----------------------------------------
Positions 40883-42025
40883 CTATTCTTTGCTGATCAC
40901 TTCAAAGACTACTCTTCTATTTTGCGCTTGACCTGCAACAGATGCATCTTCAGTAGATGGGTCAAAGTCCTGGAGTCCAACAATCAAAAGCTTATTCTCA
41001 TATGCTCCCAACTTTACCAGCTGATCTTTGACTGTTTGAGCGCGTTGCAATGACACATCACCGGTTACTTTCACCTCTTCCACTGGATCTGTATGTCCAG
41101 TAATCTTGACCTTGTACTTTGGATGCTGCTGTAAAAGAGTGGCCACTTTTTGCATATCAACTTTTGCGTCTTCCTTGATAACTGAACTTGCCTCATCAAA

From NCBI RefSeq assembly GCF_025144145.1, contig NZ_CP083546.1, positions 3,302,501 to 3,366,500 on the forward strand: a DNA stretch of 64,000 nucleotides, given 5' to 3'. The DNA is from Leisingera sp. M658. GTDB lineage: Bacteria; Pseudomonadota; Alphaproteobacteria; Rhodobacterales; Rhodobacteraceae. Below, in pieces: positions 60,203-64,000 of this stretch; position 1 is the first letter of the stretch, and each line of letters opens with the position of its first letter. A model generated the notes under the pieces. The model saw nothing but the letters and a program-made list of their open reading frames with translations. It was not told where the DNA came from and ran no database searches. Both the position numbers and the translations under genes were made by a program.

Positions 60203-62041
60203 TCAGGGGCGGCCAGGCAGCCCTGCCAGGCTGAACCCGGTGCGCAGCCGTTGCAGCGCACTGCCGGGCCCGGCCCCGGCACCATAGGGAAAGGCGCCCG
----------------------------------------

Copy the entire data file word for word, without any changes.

Positions 40883-42025
40883 CTATTCTTTGCTGATCAC
40901 TTCAAAGACTACTCTTCTATTTTGCGCTTGACCTGCAACAGATGCATCTTCAGTAGATGGGTCAAAGTCCTGGAGTCCAACAATCAAAAGCTTATTCTCA
41001 TATGCTCCCAACTTTACCAGCTGATCTTTGACTGTTTGAGCGCGTTGCAATGACACATCACCGGTTACTTTCACCTCTTCCACTGGATCTGTATGTCCAG
41101 TAATCTTGACCTTGTACTTTGGATGCTGCTGTAAAAGAGTGGCCACTTTTTGCATATCAACTTTTGCGTCTTCCTTGATAACTGAACTTGCCTCATCAAA

From NCBI RefSeq assembly GCF_025144145.1, contig NZ_CP083546.1, positions 3,302,501 to 3,366,500 on the forward strand: a DNA stretch of 64,000 nucleotides, given 5' to 3'. The DNA is from Leisingera sp. M658. GTDB lineage: Bacteria; Pseudomonadota; Alphaproteobacteria; Rhodobacterales; Rhodobacteraceae. Below, in pieces: positions 60,203-64,000 of this stretch; position 1 is the first letter of the stretch, and each line of letters opens with the position of its first letter. A model generated the notes under the pieces. The model saw nothing but the letters and a program-made list of their open reading frames with translations. It was not told where the DNA came from and ran no database searches. Both the position numbers and the translations under genes were made by a program.

Positions 60203-62041
60203 TCAGGGGCGGCCAGGCAGCCCTGCCAGGCTGAACCCGGTGCGCAGCCGTTGCAGCGCACTGCCGGGCCCGGCCCCGGCACCATAGGGAAAGGCGCCCG